12 key advantages of Windows Server 2012

Article Ian Murphy Nov 16th 2012

From data deduplication to GUI-less installs, Ian Murphy picks out 12 of the best new features in Windows Server 2012

8. PowerShell 3.0

Over the last four years, PowerShell has been gaining credibility among administrators who want to script how repeatable tasks are carried out. With Windows Server 2012 Microsoft has released no fewer than 2300 new PowerShell cmdlets. It is now hard to see anything that cannot be managed by PowerShell and that means that busy administrators can reduce their workload.

To help onboard those Sysadmins who have never written script before, there is a new PowerShell console and IntelliSense. Writing PowerShell script just got a whole lot easier. Taking the next step is simple: head to http://aka.ms/mvprocks and http://www.microsoftvirtualacademy.com

9. GUI-less install options

Windows Core was introduced with Windows Server 2008 to provide a non-GUI interface that would free up resources for VMs and applications. In Windows Server 2012, this has been made a far easier. The SysAdmin has the choice on how to deploy the server, choice will depend on their experience and comfort with the command line.What has been built into Windows Server 2012 is to move between a GUIand GUI-less environment without having to rebuild.

So for example, you could deploy the server with the GUI for ease of setup and config, once you have configured the server, remove the GUI using a PowerShell command (the PowerShell script would be as follows: Uninstall-WindowsFeature Server-Gui-Mgmt-Infra,Server-Gui-Shell –Restart).

10. Dynamic Access Control

Network security is becoming increasingly hard to maintain. Rather than spend time fixing a leaky sieve, the emphasis for smart administrators is on better ways of protecting the data. DAC has had some serious upgrades for Windows Server 2012.

Security is no longer at just the basic file and folder level, it is now possible to enforce access at the domain level and apply policies to users roles, departments or even to users connecting from a specific connection. With the increasing use of collaboration throughout organisations, this prevents the accidental posting of confidential information into public or less secure areas.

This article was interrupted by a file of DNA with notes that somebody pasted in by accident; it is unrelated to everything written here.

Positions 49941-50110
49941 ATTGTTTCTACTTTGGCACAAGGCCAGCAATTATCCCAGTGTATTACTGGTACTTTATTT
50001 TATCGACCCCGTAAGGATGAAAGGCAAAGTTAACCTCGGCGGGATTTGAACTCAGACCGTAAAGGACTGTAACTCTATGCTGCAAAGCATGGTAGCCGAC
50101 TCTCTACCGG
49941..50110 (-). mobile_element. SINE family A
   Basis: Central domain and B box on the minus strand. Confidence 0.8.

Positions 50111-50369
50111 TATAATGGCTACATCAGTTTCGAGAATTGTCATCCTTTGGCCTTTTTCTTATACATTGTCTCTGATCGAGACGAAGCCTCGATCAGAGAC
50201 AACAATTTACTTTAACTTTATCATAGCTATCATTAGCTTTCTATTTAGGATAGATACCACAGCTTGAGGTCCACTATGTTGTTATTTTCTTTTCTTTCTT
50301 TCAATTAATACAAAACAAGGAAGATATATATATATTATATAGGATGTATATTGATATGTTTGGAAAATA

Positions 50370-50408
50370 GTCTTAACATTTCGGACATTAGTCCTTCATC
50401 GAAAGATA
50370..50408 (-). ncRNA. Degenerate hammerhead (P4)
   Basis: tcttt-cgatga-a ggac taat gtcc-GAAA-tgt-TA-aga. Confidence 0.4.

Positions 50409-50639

11. ReFS

NTFS has been around for almost 20 years and the last planned replacement, WinFS, didn't happen. ReFS (Resilient File System) takes Windows Server into the future. With some key capabilities such as support for large terabytes of data, vastly improved chkdsk and automated healing.

With full support for storage spaces, it is not possible to have a combined filename and path of greater than 255 characters. That might seem a lot but unless the filesystem is very flat, it is easily exceeded. ReFS uses metadata to store information about files and provides specific features for data verification and auto correction. It will also support much larger volumes of data which, with the rise of big data, is going to be important.

12. Server management

Windows Server 2012 not only supports GUI and non-GUI interfaces, it also comes with the tiled interface of Windows 8 and Windows Phone. Although some may not like it, the ease with which it is possible to use a tile as a dashboard widget, means that companies can build a very flexible, easy to use, management dashboard that reflects the real-time state of the data centre.

The new Server Manager enables Sysadmins to have a single view of the server health as well as give them the ability to deploy new roles to an immediate or remote server, manage VDI clients, DAC, Storage and Networking. For those of us who are not PowerShell experts the Server Manager is a really simple to use console providing all requirements for day to day admin.